the social distancing playlist 61-70

The Social Distancing Playlist, Day Sixty One. The Kinks, “Sleepwalker” (1977) Posted 5/14/2020 — “Sleepwalker” was the title tune to a 1977 album that brought The Kinks back to earth after a series of fun, but theatrically indulgent recordings. Everything the band did best in the 1960s was rediscovered, retuned and pushed to the forefront, from Ray Davies’s alert ability to blend clever, rockish immediacy with a tasty piano-pop refrain to brother Dave’s knack for building elemental chords into blistering guitar breaks. God Save the Kinks!

The Social Distancing Playlist, Day Sixty Two. King Crimson, “In the Wake of Poseidon” (1970) Posted 5/15/2020 — A weekend of celebrations for King Crimson. Today is the 74th birthday of Crimson chieftain Robert Fripp as well as the 34th anniversary of his wedding to British songstress Toyah Willcox. Yesterday, though, marked the 50th anniversary of Crimson’s second album, “In the Wake of Poseidon.” Here is that record’s epic title tune, one of the last works the band cut before vocalist Greg Lake moved on to Emerson, Lake & Palmer.

The Social Distancing Playlist, Day Sixty Three. Steve Earle and the Dukes, “The Rain Came Down” (1987) Posted 5/16/2020 — Discussion surrounding the early music of Steve Earle often celebrates 1986’s “Guitar Town” (the record that introduced him) and 1988’s “Copperhead Road” (the record that cemented his popularity). But the album that came between, “Exit 0,,” was equally strong, as shown by this blast of farmland faith that packed all of the anthemic assurance of the music Bruce Springsteen and John Mellencamp were making at the time.

The Social Distancing Playlist, Day Sixty Four. Janis Joplin, “Little Girl Blue” (1969) Posted 5/17/2020 — A 1935 Rodgers and Hart chestnut, “Little Girl Blue” has been interpreted by scores of diverse female artists, from Doris Day, Judy Garland and The Carpenters to Ella Fitzgerald, Nancy Wilson and Diana Ross. But like every song she took on, Janis Joplin found an emotive rawness within the music that she transformed into electric, scorched earth heartache. Pulled from her 1969 album, “I Got Dem Ol’ Kozmic Blues Again Mama.”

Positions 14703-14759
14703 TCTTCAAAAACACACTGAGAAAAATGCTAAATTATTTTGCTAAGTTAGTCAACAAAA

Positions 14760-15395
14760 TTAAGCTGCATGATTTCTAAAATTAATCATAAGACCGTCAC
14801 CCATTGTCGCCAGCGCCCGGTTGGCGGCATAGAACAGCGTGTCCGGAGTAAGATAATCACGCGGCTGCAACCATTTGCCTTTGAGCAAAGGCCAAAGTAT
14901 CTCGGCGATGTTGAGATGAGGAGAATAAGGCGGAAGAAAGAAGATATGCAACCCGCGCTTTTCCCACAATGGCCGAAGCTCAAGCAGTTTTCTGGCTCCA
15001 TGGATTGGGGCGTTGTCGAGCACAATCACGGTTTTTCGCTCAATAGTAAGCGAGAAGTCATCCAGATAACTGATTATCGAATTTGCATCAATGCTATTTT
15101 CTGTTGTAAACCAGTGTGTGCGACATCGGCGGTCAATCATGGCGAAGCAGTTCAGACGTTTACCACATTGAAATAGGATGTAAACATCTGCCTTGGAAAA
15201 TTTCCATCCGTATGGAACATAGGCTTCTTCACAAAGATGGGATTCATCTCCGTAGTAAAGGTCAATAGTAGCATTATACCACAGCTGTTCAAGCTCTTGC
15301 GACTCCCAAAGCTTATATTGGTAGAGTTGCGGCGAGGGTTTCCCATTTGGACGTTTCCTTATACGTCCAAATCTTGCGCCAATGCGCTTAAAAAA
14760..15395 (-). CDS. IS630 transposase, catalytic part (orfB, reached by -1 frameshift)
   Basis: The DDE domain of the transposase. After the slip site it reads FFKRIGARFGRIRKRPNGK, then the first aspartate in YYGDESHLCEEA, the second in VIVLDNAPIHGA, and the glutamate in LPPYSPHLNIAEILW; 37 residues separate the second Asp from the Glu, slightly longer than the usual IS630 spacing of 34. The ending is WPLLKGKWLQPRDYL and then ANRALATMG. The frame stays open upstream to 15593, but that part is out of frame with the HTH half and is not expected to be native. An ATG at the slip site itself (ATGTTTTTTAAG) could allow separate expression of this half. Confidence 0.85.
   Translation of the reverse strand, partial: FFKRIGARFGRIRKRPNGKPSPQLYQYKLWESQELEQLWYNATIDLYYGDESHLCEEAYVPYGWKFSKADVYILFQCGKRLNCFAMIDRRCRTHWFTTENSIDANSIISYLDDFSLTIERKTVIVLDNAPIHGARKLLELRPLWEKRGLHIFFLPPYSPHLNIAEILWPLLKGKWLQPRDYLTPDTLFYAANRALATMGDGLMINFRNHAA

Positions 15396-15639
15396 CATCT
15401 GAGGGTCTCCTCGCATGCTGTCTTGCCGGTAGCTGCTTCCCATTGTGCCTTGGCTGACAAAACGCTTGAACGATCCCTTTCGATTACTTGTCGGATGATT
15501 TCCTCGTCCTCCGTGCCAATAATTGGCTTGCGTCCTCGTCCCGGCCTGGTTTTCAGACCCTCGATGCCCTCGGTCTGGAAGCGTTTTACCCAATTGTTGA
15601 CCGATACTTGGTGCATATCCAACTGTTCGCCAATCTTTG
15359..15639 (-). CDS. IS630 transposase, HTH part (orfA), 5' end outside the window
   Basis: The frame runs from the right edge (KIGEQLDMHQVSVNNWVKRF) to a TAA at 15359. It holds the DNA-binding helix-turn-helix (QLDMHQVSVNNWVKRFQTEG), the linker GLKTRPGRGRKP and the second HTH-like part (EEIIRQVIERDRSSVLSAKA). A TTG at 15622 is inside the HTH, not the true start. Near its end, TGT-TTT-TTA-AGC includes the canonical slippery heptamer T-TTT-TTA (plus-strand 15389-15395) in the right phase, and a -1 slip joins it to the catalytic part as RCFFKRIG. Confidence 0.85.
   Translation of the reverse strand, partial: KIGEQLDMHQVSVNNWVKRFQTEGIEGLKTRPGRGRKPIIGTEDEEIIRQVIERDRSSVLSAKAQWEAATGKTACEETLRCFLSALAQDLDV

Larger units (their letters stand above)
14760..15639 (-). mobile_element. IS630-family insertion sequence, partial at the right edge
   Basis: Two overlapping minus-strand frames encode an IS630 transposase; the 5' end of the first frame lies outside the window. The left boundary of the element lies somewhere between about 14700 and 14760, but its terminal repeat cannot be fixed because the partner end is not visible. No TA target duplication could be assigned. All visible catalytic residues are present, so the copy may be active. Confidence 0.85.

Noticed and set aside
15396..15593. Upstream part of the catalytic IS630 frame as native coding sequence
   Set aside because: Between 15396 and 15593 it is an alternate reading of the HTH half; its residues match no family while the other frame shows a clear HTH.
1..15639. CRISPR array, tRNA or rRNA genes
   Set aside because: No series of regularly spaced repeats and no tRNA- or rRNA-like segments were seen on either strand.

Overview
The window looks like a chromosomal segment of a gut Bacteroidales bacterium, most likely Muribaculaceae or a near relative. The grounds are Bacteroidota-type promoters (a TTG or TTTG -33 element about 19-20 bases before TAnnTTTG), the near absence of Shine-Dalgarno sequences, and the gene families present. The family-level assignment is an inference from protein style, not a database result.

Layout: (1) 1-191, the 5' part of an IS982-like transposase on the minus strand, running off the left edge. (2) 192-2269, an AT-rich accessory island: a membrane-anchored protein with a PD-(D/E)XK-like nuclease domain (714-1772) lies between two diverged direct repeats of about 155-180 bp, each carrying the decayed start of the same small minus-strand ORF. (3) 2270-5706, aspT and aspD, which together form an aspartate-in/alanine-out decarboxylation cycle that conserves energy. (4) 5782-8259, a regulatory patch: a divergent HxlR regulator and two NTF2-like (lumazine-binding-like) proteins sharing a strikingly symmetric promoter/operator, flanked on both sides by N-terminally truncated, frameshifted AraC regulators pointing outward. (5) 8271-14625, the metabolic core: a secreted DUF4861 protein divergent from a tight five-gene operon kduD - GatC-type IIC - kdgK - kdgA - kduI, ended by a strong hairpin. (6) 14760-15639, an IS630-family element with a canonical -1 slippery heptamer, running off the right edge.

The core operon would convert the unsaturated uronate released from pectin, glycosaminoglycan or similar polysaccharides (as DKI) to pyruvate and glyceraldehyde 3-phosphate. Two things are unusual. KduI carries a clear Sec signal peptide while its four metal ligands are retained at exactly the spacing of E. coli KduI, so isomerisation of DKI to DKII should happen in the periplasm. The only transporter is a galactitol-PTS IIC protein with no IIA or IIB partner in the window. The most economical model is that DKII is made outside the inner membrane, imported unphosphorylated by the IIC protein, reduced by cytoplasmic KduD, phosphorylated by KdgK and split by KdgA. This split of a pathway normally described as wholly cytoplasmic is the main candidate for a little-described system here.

The Social Distancing Playlist, Day Sixty Five. The Who, “1921.” Posted 5/18/2020. —  Happy 75th Birthday to the other Dr. Who, Pete Townshend. Aside from penning near all of The Who’s music over the past 56 years, Townshend revealed a vocal blend of sensitivity and sneer that served as a fascinating contrast to Roger Daltrey’s more overt bravado. And at the time of the epic “Tommy,” from which “1921” was pulled, Townshend was, as a guitarist and stage performer, mad as a hatter. A boundless rock ‘n’ roll spirit. Happy Birthday, Pete.

The Social Distancing Playlist, Day Sixty Six. Steely Dan, “Kid Charlemagne” (1976) Posted 5/19/2020. Finding a Steely Dan song that wasn’t overplayed into oblivion by radio during the 1970s (and ’80s and ’90s) is tough. “Kid Charlemagne” certainly doesn’t qualify. Larry Carlton’s guitar solo alone immortalized the tune. But nearly 45 years later, the work has aged well. Maybe it was because it stood as a bleaker pop confection from what was hands down Steely Dan’s darkest album (1976’s “The Royal Scam”). Maybe it was the song’s inherent jazz instincts. Regardless, the Kid still rocks.

The Social Distancing Playlist, Day Sixty Seven. Devo, “Jerkin’ Back ‘N’ Forth” (1981) Posted 5/20/2020 — Wanna feel old? Try this on: Devo’s “Freedom of Choice” album and its radio hit “Whip It” are 40 years old this month. To my ears, though, the follow-up, 1981’s “New Traditionalists” was the better record – darker in temperament but not in groove and more topically in tune with the times. It also contained one of Devo’s murkiest dance tunes, “Jerkin’ Back ‘N’ Forth” – an acidic little party favor served with verve before the band’s records veered into campy electro excess.

The Social Distancing Playlist, Day Sixty Eight. The Beach Boys. “Wouldn’t It Be Nice” (1966) Posted 5/21/2020 — With the unofficial opening weekend of summer at hand, we go to the opening track of the album that changed the pop landscape in the summer of 1966 – the Beach Boys’ epic “Pet Sounds.” A maturation of the group’s hit surf-pop sound, the album was a game changer in every way, especially in terms of production and sentiment. Much of it, in fact, echoed a more melancholy, autumnal mood. On “Wouldn’t it Be Nice,” though, summer reigned. Surf’s up!

The Social Distancing Playlist, Day Sixty Nine. Spirit, “Mr. Skin” (1970) Posted 5/22/2020 — One of the centerpiece tunes to “Twelve Dreams of Dr. Sardonicus,” the last in a four-album series the Los Angeles psychedelic pop troupe released in a mere 2 ½ years, “Mr. Skin” was a fun, brassy, organ fortified pop treat penned and performed by one of Spirit’s two principal singer-songwriters, Jay Ferguson. The band’s original lineup splintered after this album, leaving “Dr. Sardonicus” as a parting shot from the golden era of an underappreciated ‘60s juggernaut band.

The Social Distancing Playlist, Day Seventy. Bob Dylan, “Tombstone Blues” (1965) Posted 5/23/2020 — Happy 79th Birthday to Bob Dylan. While it might not exactly be a party piece, we offer a troubled song from another troubled time as a means of celebration. “Tombstone Blues,” from “Highway 61 Revisited,” is as abstract as it is allegorical, a snapshot of surreal imagery set against a giddy electric arrangement. It may be a product of the ‘60s, but the bleak social undercurrent running through the song often reveals a very modern sting.

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